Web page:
I'm personally of the opinion that an equilibrium will be found and the building will slow or stop. The lead time for a residential house or minor subdivision isn't anything like big commercial developments, and there are few barriers to ​stopping building, so the chances of well overshooting the 'right number' of houses in any given area seem low.
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    • #3
      I'm personally of the opinion that an equilibrium will be found and the building will slow or stop. The lead time for a residential house or minor subdivision isn't anything like big commercial developments, and there are few barriers to ​stopping building, so the chances of well overshooting the 'right number' of houses in any given area seem low.
      This is true for houses, but the lead time for subdivisions and apartment blocks is very long.
      Squadly dinky do!

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      • #4
        Good analysis.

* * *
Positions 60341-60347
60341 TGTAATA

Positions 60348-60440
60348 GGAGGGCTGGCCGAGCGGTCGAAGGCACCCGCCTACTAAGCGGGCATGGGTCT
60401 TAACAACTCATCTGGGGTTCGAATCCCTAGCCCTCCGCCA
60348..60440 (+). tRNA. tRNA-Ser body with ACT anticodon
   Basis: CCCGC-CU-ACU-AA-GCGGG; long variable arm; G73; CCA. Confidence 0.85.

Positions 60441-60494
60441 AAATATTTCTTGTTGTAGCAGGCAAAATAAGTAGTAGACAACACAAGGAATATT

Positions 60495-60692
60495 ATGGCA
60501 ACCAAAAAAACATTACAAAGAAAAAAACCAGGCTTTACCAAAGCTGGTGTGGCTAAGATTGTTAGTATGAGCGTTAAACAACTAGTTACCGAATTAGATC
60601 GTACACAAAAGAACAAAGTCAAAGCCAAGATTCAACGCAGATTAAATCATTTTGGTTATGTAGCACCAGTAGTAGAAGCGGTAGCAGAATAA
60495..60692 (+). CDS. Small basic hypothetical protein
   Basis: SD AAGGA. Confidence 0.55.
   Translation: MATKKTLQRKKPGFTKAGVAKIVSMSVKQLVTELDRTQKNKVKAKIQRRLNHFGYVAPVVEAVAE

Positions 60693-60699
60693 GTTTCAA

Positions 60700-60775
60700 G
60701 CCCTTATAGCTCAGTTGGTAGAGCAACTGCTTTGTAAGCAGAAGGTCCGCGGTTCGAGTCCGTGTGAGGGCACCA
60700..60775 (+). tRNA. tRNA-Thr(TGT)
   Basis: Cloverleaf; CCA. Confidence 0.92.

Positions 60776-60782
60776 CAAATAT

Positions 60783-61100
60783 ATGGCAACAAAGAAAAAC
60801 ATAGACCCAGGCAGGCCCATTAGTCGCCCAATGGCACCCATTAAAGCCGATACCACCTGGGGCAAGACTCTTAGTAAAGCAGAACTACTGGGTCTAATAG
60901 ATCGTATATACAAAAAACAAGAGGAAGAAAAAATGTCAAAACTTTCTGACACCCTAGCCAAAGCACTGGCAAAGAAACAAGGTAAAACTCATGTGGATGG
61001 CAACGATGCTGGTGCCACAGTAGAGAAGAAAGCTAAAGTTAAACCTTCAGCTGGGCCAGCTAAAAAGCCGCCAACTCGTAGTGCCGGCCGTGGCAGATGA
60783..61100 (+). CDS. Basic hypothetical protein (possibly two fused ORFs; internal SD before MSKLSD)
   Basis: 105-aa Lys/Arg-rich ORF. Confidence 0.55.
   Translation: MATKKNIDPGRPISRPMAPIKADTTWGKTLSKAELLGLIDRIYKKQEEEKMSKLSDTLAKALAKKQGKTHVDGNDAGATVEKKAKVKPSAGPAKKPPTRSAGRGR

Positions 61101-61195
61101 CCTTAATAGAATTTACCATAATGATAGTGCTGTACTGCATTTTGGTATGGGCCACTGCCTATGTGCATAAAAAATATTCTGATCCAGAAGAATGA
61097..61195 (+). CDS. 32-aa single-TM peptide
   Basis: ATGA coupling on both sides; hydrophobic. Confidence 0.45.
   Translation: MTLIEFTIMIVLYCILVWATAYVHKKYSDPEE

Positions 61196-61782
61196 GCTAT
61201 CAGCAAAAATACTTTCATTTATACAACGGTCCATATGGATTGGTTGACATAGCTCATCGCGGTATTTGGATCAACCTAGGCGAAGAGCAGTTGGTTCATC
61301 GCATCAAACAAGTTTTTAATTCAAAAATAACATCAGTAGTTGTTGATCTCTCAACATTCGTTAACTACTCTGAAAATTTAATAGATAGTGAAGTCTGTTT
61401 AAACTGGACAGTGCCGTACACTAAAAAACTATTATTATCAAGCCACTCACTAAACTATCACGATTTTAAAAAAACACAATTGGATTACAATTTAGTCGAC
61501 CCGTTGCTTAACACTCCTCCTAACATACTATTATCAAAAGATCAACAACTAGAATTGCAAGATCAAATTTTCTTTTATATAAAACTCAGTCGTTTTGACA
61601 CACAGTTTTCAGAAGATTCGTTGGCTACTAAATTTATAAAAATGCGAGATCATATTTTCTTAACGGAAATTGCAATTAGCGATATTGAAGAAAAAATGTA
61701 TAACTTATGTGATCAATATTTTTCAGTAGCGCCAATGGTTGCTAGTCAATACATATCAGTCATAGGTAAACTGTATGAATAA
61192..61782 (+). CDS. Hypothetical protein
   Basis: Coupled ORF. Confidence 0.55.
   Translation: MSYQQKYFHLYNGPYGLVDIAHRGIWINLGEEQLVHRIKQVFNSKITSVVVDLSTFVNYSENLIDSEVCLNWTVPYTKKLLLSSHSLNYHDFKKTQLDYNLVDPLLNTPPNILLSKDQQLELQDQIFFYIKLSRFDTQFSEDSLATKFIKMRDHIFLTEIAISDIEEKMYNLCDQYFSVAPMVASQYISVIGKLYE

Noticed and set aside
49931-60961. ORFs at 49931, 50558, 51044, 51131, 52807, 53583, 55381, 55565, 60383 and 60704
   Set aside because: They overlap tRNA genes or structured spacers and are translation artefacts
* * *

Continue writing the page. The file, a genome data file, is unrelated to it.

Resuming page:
Supply and demand don't go up a smooth elevator hand-in-hand. Once the current rush of building starts to taper off there will be a period where less or no construction happens, the market will adjust to the new equilibrium, people will continue to arrive by some mechanism, factors will line up and we'll be away again.

        Here's the Tauranga report I think Ross referred to http://econtent.tauranga.govt.nz/dat...old_review.pdf

        From page 5 is the number of HOUSEHOLDS (dwellings) projected.

        We're closer to 2018 now, from Ross's well written summary between 2018 - 2023 an increase in dwellings of 5,140 or just over 1,000 per year.